Chambers “expected” to commit to race audits and ‘positive action’

Neale: Reverse mentoring scheme growing

Chambers should conduct race equality audits and, if necessary, introduce “positive action” to address the problems identified, as well as publish anti-racist statements, the Bar Standards Board (BSB) said today.

Last night’s meeting of the full board of the BSB approved an Anti-Racist Statement that was published this morning.

It features four “anti-racist expectations” for chambers and BSB entities to fulfil in response to the issues of underrepresentation and adverse impacts facing barristers from Black, Asian and minority ethnic (BAME) backgrounds.

The board heard that the Black Lives Matter movement “has created a significant amount of positive energy within the BSB and at the Bar, to tackle race inequality”.

The statement outlines the steps the BSB itself is taking to evaluate and strengthen its own commitment to anti-racism, before going on to explain how chambers and entities can “embed an anti-racist approach in their work”.

Compliance will not compulsory – the statement does not have the status of a rule – and so will not form the basis of disciplinary action.

“However, we would expect all chambers to have regard to the four actions set out in the statement in reviewing their own action plans,” the paper before the board said.

The audit would aim to identify the barriers to race equality, and would followed by introducing positive action measures to tackle any issues highlighted.

The BSB gave examples such as targeted adverts to recruit people from BAME backgrounds into work experience or pupillage opportunities, and measures to support practising BAME barristers with development, marketing or progression opportunities.

“Where appropriate, and in response to evidence, positive action measures should be targeted at specific groups (e.g. Black Caribbean) and take an intersectional approach (e.g. Black Caribbean women).”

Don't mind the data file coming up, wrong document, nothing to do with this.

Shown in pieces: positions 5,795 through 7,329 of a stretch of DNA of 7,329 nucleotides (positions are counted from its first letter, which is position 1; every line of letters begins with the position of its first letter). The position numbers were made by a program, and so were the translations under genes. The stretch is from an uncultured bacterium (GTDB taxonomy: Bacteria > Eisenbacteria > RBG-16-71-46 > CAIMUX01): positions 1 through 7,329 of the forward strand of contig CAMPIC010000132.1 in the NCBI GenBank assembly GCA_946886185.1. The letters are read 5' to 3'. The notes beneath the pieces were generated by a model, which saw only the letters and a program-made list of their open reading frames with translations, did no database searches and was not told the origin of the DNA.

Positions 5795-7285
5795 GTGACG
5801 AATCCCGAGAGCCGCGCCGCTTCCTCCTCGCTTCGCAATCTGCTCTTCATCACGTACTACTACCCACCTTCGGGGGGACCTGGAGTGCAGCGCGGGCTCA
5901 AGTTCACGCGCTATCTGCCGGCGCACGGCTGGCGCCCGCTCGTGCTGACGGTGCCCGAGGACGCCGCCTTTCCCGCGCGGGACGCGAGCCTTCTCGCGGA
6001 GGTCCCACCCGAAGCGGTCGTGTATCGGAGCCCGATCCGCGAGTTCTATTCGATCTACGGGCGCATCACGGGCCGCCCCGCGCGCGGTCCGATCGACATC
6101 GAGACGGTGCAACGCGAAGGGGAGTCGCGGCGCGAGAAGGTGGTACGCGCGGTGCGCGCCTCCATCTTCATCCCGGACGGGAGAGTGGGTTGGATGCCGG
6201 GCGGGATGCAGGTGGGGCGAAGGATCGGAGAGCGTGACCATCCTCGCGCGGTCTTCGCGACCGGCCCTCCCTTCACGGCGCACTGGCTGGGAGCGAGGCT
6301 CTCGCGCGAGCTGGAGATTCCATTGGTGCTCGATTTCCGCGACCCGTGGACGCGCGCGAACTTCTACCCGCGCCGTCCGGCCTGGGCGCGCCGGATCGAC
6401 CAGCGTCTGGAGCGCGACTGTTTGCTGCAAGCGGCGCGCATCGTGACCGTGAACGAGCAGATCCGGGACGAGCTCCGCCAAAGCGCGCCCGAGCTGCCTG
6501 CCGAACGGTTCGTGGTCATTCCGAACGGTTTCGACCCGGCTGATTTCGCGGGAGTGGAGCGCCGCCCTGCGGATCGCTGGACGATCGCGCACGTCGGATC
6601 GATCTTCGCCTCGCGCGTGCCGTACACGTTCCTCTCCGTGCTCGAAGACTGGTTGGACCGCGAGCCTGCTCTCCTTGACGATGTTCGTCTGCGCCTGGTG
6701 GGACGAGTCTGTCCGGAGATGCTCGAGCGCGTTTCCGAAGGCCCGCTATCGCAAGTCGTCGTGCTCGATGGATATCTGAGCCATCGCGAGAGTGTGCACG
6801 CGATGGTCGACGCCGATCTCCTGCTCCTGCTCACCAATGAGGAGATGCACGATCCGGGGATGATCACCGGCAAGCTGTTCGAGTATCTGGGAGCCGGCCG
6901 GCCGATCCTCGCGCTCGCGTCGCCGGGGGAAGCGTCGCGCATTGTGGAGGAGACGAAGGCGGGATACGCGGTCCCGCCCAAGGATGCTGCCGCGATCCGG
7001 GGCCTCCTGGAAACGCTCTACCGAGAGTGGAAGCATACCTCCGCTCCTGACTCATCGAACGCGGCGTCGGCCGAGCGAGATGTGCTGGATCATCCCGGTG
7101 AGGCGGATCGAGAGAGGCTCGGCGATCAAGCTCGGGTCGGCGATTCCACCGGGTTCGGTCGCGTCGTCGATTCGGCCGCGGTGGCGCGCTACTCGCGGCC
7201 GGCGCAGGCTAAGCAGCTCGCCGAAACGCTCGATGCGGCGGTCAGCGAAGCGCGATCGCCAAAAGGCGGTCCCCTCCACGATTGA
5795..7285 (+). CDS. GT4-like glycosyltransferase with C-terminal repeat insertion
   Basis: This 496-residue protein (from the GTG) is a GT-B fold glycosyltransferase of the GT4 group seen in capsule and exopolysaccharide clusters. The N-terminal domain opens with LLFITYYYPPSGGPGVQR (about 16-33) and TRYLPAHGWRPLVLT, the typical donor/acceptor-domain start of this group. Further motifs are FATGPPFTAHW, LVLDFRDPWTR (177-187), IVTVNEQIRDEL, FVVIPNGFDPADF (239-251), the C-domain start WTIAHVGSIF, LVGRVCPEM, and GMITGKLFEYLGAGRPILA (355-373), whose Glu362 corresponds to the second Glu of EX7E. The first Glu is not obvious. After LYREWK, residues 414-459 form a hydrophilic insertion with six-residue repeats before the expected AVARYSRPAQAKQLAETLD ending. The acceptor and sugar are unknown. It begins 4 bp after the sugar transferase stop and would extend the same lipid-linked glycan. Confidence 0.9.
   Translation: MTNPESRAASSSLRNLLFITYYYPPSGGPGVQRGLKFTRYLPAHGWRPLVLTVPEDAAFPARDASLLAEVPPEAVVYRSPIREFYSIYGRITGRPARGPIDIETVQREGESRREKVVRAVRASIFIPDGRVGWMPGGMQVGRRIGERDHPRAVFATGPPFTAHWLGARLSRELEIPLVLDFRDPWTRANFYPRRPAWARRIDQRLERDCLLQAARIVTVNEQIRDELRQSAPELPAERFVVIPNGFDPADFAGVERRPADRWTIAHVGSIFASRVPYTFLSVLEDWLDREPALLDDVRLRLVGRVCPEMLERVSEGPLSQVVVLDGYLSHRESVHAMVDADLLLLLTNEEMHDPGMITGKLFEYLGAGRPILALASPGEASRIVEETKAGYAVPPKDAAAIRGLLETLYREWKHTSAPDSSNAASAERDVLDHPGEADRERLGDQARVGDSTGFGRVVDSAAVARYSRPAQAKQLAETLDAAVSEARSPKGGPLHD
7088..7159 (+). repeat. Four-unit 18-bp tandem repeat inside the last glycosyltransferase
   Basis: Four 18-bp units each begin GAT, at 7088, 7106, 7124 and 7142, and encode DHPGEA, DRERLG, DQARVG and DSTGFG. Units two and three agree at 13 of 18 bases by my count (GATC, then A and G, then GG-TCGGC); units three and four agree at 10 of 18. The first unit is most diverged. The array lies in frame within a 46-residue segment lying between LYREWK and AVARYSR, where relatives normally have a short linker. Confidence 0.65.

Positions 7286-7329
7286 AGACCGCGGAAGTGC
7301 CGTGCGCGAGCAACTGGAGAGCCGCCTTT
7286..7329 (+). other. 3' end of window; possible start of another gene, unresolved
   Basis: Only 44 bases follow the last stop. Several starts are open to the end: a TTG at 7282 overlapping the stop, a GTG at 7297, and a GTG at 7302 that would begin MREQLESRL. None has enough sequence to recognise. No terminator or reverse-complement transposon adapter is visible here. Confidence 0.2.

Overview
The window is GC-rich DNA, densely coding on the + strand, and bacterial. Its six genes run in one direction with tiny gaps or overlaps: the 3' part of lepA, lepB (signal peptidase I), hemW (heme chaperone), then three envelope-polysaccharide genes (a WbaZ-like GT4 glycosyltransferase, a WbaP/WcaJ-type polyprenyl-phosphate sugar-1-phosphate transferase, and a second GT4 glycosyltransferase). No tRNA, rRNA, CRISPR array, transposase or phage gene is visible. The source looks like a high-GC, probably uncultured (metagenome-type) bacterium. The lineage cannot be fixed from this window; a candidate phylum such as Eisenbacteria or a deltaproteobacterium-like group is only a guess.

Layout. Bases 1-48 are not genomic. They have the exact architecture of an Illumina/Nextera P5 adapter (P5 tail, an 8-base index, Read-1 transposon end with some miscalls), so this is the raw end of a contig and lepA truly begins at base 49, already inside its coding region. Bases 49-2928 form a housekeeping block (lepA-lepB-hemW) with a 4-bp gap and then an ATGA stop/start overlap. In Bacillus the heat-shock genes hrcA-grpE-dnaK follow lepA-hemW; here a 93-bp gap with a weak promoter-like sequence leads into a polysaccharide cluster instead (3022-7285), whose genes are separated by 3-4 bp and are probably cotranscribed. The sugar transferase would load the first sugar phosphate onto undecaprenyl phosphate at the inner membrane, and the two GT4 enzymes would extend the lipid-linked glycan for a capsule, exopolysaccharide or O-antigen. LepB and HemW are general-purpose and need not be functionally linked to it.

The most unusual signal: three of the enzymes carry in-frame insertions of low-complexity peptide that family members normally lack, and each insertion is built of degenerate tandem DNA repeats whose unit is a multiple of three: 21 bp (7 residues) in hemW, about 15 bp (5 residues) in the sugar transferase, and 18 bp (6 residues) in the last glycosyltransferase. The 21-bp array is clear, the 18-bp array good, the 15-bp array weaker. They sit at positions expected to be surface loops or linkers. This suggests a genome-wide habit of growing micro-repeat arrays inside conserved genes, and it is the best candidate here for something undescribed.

Last month, the Bar Council published a guide on positive action – covering other issues as well, such as giving female barristers preferential access to briefs after returning to chambers from career breaks – and said it could bring about real change in addressing under-representation at the Bar.

The third action recommended by the BSB is “comprehensive anti-racist training for all barristers and staff”, and the fourth to “produce and publish an anti-racist statement for members of chambers and the public, to set out your commitments to address race inequality and ensure senior level buy in to, and accountability for, those commitments”.

The BSB statement also encourages sole practitioners to take “proportionate steps” to fulfil the expectations, such as undertaking training, and says the same for employed barristers – to whom the equality rules do not apply – starting with discussing the expectations with their employers.

The BSB will conduct a thematic review of the profession’s response to this statement during its 2021-22 business year.

This will ask what actions have been taken in response to the actions, taking into account “the resource challenges experienced by some chambers, as a result of Covid-19”.

Separately, BSB director general Mark Neale’s report to the board said that its reverse mentoring scheme – which sees senior White barristers being mentored by pupils or Bar students from BAME backgrounds – “continues to grow”.

Thirty-seven people have applied to take part in the pilot and eight pairings have been confirmed so far. The pilot will consist of around 10 pairings and its impact will be evaluated next year.

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